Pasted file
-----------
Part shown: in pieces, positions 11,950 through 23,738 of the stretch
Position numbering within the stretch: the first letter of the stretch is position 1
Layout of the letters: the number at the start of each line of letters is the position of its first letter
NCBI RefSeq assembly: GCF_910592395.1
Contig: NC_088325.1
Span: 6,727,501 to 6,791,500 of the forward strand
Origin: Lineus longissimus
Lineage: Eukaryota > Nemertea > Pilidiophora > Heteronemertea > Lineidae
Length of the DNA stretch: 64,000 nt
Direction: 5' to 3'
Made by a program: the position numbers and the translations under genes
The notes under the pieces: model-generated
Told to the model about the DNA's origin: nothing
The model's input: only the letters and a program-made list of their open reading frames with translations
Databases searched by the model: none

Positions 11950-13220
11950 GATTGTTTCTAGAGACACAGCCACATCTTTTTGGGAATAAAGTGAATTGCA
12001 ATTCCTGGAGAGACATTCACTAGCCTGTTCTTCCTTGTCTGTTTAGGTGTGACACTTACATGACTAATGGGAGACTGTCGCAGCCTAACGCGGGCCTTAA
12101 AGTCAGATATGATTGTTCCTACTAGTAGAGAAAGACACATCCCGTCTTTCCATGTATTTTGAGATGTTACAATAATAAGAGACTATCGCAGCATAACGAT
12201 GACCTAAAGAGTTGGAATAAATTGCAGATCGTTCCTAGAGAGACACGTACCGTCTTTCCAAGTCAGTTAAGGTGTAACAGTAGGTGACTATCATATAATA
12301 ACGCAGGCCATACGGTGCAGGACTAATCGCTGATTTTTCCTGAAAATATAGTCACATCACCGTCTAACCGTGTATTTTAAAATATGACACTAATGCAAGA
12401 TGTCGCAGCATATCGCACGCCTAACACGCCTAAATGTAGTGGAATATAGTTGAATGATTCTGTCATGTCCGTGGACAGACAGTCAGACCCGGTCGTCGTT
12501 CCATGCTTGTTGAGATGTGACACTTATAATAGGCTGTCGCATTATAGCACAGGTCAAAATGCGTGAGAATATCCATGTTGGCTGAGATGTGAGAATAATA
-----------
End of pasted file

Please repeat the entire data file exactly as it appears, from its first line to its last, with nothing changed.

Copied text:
Part shown: in pieces, positions 11,950 through 23,738 of the stretch
Position numbering within the stretch: the first letter of the stretch is position 1
Layout of the letters: the number at the start of each line of letters is the position of its first letter
NCBI RefSeq assembly: GCF_910592395.1
Contig: NC_088325.1
Span: 6,727,501 to 6,791,500 of the forward strand
Origin: Lineus longissimus
Lineage: Eukaryota > Nemertea > Pilidiophora > Heteronemertea > Lineidae
Length of the DNA stretch: 64,000 nt
Direction: 5' to 3'
Made by a program: the position numbers and the translations under genes
The notes under the pieces: model-generated
Told to the model about the DNA's origin: nothing
The model's input: only the letters and a program-made list of their open reading frames with translations
Databases searched by the model: none

Positions 11950-13220
11950 GATTGTTTCTAGAGACACAGCCACATCTTTTTGGGAATAAAGTGAATTGCA
12001 ATTCCTGGAGAGACATTCACTAGCCTGTTCTTCCTTGTCTGTTTAGGTGTGACACTTACATGACTAATGGGAGACTGTCGCAGCCTAACGCGGGCCTTAA
12101 AGTCAGATATGATTGTTCCTACTAGTAGAGAAAGACACATCCCGTCTTTCCATGTATTTTGAGATGTTACAATAATAAGAGACTATCGCAGCATAACGAT
12201 GACCTAAAGAGTTGGAATAAATTGCAGATCGTTCCTAGAGAGACACGTACCGTCTTTCCAAGTCAGTTAAGGTGTAACAGTAGGTGACTATCATATAATA
12301 ACGCAGGCCATACGGTGCAGGACTAATCGCTGATTTTTCCTGAAAATATAGTCACATCACCGTCTAACCGTGTATTTTAAAATATGACACTAATGCAAGA
12401 TGTCGCAGCATATCGCACGCCTAACACGCCTAAATGTAGTGGAATATAGTTGAATGATTCTGTCATGTCCGTGGACAGACAGTCAGACCCGGTCGTCGTT
12501 CCATGCTTGTTGAGATGTGACACTTATAATAGGCTGTCGCATTATAGCACAGGTCAAAATGCGTGAGAATATCCATGTTGGCTGAGATGTGAGAATAATA